It would be an understatement to say that every believer is plagued by this attitude. It is in our sin nature to try to do something to merit our salvation. The costly freedom of grace, bought for us by the blood of Jesus with no contribution from us, is difficult for our prideful hearts to understand or appreciate. It is far easier to compare ourselves with one another than it is to recognize that we cannot measure up to the standards of a holy God. However, in Christ we can know true righteousness. In Christ, we can know the forgiveness of sin that comes to us through grace. Because He stood in our place, we benefit from both His sinless life and His sin-bearing death (2 Corinthians 5:21). Because of His sacrifice, we can face our sin and bring it to the cross, rather than try somehow to be good enough for God. Only in the cross can we see the grace that covers all our sin, and defeat the constant tendency to self-righteousness in our hearts.

This article was reprinted with permission, and originally appeared at


  1. The right questions (at least for me) especially when I first became a believer

    Is everything in the Bible true?
    Absolutely, Writen by men inspired by God.
    Surrender by faith.

    Can we reach Heaven thru works?
    The only way is thru the blood of Christ.

    Becoming self righteos, is a tool of the Devil. He wants us to believe we can do it on our own.
    For one I know I can't.

    We will always have questions,fortunately we know where to go for the answers.

  2. So basically this is a long winded version of why you won't discuss anything positive about the foc? You don't look more credibil because of this. It just appears you know the questions asked are valid and you refuse to give an answer because you can't spin the answers negatively. When you were asked about a myriad of things including spousal abuse you jumped all over it because you had a few examples that you used to pigeon hole us (once again) as a group. But when that was left out you had to write all of this to justify why you won't adress the rest of the questions. Just admit Suzanne, you are not willing to have an honest discussion about the foc, you only want your readers to hear your opinion of the foc and not the whole truth.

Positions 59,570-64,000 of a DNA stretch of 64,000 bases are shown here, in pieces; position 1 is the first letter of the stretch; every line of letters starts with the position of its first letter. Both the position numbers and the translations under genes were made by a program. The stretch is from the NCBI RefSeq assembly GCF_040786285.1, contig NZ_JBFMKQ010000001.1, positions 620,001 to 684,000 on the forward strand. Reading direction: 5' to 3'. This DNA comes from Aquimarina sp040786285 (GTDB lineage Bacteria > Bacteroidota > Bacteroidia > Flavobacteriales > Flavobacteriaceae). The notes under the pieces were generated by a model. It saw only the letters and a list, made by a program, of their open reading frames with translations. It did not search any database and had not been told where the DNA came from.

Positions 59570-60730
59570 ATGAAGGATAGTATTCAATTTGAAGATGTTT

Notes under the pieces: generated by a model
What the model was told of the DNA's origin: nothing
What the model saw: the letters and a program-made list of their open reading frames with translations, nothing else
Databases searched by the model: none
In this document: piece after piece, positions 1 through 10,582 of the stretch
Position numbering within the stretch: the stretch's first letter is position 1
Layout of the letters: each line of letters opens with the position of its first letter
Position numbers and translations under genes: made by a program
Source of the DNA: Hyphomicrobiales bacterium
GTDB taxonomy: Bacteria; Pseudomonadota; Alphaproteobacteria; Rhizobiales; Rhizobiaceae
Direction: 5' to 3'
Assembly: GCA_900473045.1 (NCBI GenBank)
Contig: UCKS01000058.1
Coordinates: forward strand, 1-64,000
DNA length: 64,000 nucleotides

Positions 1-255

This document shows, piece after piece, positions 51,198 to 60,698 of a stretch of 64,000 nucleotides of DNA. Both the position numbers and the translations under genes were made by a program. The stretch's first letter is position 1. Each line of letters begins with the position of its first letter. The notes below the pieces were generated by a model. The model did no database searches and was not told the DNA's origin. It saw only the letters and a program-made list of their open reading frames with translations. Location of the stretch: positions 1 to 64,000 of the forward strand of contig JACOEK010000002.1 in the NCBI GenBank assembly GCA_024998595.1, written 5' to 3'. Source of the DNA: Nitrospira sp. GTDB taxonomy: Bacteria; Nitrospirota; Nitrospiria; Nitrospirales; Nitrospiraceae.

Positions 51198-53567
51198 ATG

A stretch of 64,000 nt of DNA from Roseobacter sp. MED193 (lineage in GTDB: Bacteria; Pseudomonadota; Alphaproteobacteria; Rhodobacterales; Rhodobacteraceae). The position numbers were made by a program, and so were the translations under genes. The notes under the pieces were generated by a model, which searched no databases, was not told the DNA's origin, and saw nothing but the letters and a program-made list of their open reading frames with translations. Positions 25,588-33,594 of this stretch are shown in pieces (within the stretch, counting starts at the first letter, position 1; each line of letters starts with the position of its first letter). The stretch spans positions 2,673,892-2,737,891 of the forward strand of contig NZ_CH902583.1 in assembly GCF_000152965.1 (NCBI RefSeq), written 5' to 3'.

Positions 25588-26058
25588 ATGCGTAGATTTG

3. You don't look very "credbil" (sic)either. You and I both know would be impossible to compare the abuse rates between FOC and non FOC because Follower women generally do not report abuse. They don't even have the same definition of abuse. Many were raised believing getting hit was an acceptable punishment for displeasing your husband. There is no reason to tell you were abused if you believe it was your fault.

  4. You need to pay attention. You are completely off topic. Abuse was already addressed. There are many things suzanne is avoiding. Btw you are full of crap for saying anyone is raised believing hitting a woman is acceptable. You just sound stupid saying things so ridiculous and anyone that believes that would believe anything.

  5. Mr. Red Herring (Google it April 20, 2013 at 10:25 PM)

    I will take the bait.

    Off topic? you Anonymous April 20, 2013 at 10:25 PM said "When you were asked about a myriad of things including spousal abuse you jumped all over it because you had a few examples" I believe I am directly on topic! You are trying to imply spousal abuse does not occur except for the few examples Susi stated. Abuse rates are impossible to compare between the world and the FOC, not because of the lack of abuse,just the lack of reporting.

    Sadly my aunt said "Walter said it would be very hard for a real man to stand by and have a woman yell in his face and not hit her. That girl had better learn when to keep her mouth shut" This was in response to the rumor that JM allegedly hitting his second wife.

    Mr. Red Herring, maybe you need to stand in some different circles on Sunday morning, you may be surprised by what other followers (many of them young men) believe is acceptable.

    Susi has stated the good things about the church, she just doesn't believe the good outweighs the bad.

  6. "you are full of crap"

    “Profanity is the weapon of the witless”--unknown

    You, my friend Anon, need a better weapon or more wits.


The catchpa has been removed to enable easier commenting. Spam and irrelevant comments will be deleted.